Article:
Friday, February 23, 2007

Don’t say ‘what’, tell me ‘how’ 28 January 2007

I was driving down from Jaipur to Ajmer. But I could have been anywhere. The six lane highway was a smooth beauty and the pot-holed India of the PWD was a hazy memory. Then the wondrous colours of Rajasthan appeared and for an instant I thought I had entered a certain paradise, which seemed to unite modernity with tradition, world-class infrastructure with the ineffable loveliness of old India.

What makes the Jaipur-Kishangarh section of the golden quadrilateral special is that it is a true public-private partnership based on transparent legal contracts that might be a model for the world. Such contracts have created a new level of trust and are enabling India to access funds, skills and technologies from the best companies in the world, who will build and operate our roads, ports, bridges, airports, and container trains, and transfer them to the state in 15 to 30 years. Gajendra Haldea, an unusual economist-lawyer of integrity and conviction, drew up these model contracts at the Planning Commission. As a result he is the most hated man in Delhi’s infrastructure ministries. This dharma warrior has demolished opportunities for corruption. Soon we shall have 20,000 km of highways, hundreds of private container trains, and many private ports and airports—all in public private partnership. These quiet steps teach us that reforms are not about the ‘what’ but the ‘how’. They are less about economics and more about law.

Before 1991, we believed that infrastructure was a natural monopoly of the state. If a road had to be built, the PWD would do it. In that era of ‘high bureaucratic modernism’ private contractors were treated like scum to be bilked. So, we got roads with pot holes. The same mentality obtained in ports, telephones, and power plants. In 1991, the government was bankrupt and it turned to the private sector to build power plants, highways, and telecom. But it did not know how to manage the process. Neither did many officers and ministers have honest intentions. We lost a decade in a bungled era of licence fees, crony capitalism and sweetheart deals whose symbol is Enron. Serious infrastructure companies came and ran away.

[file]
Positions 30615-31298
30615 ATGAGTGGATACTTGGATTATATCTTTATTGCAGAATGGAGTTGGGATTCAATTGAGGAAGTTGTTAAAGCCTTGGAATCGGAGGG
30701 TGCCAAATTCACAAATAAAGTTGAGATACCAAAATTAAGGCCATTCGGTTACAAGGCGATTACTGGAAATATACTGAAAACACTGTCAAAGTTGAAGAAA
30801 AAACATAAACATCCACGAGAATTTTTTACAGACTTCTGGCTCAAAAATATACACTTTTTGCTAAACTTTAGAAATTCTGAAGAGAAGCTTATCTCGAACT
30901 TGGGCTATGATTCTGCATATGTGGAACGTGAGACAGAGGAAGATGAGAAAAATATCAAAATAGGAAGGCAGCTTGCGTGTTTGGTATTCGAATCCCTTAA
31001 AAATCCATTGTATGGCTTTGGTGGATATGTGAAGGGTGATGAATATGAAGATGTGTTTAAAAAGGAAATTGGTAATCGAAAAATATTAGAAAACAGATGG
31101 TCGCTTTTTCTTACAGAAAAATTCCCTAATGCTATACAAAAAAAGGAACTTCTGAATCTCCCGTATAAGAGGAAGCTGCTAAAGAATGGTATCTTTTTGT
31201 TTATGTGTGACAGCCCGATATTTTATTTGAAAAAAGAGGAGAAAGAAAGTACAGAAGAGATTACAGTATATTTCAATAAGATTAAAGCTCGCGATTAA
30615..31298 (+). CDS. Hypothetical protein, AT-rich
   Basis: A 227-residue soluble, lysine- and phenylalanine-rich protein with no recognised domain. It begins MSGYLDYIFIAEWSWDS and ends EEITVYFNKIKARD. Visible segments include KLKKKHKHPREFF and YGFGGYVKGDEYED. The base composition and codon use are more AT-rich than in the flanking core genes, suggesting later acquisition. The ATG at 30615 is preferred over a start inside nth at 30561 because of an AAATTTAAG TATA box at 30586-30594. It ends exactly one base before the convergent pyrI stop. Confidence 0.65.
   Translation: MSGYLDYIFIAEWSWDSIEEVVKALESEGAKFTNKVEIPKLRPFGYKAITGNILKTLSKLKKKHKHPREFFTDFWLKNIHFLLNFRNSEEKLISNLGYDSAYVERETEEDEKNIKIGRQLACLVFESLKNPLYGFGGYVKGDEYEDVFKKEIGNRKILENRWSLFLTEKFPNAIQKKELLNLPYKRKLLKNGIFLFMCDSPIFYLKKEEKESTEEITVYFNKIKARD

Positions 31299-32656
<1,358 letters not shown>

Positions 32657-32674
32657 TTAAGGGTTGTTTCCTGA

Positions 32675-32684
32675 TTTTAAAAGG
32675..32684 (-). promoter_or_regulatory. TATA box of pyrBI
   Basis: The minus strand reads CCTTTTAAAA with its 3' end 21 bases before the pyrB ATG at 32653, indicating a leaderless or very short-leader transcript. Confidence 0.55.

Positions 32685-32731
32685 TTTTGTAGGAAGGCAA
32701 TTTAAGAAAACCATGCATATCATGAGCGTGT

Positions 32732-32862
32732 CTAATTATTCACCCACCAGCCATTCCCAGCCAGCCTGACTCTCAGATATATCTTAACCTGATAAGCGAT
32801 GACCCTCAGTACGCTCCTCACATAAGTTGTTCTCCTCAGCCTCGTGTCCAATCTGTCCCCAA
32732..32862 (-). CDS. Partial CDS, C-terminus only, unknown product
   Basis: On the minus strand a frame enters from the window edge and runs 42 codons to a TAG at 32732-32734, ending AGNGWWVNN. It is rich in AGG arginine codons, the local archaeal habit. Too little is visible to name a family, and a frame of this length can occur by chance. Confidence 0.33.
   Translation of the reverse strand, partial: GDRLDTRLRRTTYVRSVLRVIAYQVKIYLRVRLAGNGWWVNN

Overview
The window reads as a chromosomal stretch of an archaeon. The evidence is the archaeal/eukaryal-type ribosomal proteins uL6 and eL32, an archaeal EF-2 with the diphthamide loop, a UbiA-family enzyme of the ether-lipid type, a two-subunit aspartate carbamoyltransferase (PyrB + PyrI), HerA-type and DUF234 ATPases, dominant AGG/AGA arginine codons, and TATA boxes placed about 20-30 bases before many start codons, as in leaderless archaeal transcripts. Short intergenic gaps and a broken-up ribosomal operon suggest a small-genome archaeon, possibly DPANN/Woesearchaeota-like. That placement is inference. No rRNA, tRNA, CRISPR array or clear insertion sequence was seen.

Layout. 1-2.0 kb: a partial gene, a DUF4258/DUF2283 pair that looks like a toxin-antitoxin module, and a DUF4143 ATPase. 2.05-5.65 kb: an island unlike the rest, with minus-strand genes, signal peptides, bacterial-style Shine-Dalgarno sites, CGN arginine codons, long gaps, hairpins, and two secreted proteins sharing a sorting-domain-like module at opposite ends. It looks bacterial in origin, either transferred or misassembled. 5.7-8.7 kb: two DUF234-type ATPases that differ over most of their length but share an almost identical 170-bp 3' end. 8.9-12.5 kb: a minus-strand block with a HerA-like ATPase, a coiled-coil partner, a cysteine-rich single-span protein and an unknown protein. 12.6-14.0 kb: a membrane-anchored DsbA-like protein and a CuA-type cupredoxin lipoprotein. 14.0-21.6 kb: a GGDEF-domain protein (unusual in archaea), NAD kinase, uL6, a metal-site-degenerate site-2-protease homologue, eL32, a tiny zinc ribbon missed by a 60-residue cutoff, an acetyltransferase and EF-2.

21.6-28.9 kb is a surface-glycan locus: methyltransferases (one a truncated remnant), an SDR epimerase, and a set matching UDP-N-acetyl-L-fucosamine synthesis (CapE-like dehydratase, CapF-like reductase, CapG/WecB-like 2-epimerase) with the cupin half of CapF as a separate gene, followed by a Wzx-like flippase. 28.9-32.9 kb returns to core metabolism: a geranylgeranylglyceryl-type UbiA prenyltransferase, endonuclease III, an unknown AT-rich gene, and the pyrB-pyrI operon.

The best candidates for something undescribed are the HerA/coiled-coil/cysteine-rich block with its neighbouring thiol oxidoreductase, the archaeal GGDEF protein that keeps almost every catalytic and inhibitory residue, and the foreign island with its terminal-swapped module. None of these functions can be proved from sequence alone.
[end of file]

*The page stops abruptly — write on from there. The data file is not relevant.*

A new era of genuine public-private partnerships began with the new telecom policy based on ‘revenue sharing’ and the excellent Electricity Act of 2003. These two landmarks showed that we had finally learned the principles of open access, free competition, transparent bidding, and a level field for all players. We also chose some good regulators, who understood that the state ought to be an enabler and an umpire and not a protector of its own monopolies. Haldea’s contracts for highways and freight trains were the next logical step. Whereas the telecom policy has released an amazing revolution, bringing untold benefits to millions, the Electricity Act sadly remains unimplemented. Aside from this one depressing sector, we seem to have found the answer for our physical infrastructure. It is time now to extend public-private partnerships to social infrastructure, and give the poor some reprieve from failed government schools and hospitals—let them choose their provider.

Indian public officials are good at talking but bad at delivering results. But even if they possessed the implementation skills of a Sreedharan at Delhi’s Metro, I would still opt for public private partnerships. The reason is that they focus the state’s attention on governance and the private sector’s on building national wealth. Moreover, it is an idea uniquely suited to our democracy where ordinary citizens can do extraordinary things if the state will let them.

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